Funded by the Wyoming County Room Tax Fund and Endless Mountain Visitors Bureau, along with help from the American Legion and other donors, a new flagpole was installed next to the pavilion along with handicap-accessible ramps. At the end of the ceremony, the Endless Mountain Chorus Barbershop Quartet sang “God Bless America” while audience members joined in.

The afternoon provided picture-perfect weather for fairgoers, as many families walked the grounds, enjoying a variety of foods, rides and games.

More than 130 vendors set-up shop this year — a significant boost over years past — selling a plethora of items, from foods such as funnel cakes and apple dumplings to handmade home goods to recreational vehicles.

Near the entrance, attendees were able to stop by the Wyoming County Republican and Democrat Committee stands, each filled with their own merchandise supporting Donald Trump and Hillary Clinton.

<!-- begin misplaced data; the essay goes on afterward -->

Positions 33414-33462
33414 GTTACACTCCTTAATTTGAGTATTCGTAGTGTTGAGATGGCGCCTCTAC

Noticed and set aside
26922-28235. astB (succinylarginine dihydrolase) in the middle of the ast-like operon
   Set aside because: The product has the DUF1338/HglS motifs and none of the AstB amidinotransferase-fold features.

As Laura Schulberger and Erin Rapp made their way through the admission stands, they were eager to see if a certain attraction came back to the fair this year.

“I want to go on a camel,” Rapp said. “They had the camel rides last year.”

The duo drove from the Bethlehem area to attend this year’s fair, camping at a nearby location.

Schulberger said it’s her first time at the event, although Rapp attended last year.

“The kids love it,” she said of the experience. “And the (demolition) derby is always fun, which was last night.”

There may not have been camels present this year, but Burke said board members have been busy adding new entertainment to the lineup.

“Tonight we have the Roots ‘N’ Boots Tour,” Burke said of Saturday’s live entertainment, which featured Sammy Kershaw, Collin Raye and Joe Diffie.

Daily shows and events include a petting zoo, hay rides, “Pirates of the Columbian Caribbean” — an aerial high wire show — and “Pork Chop Revue,” an animal show featuring pigs.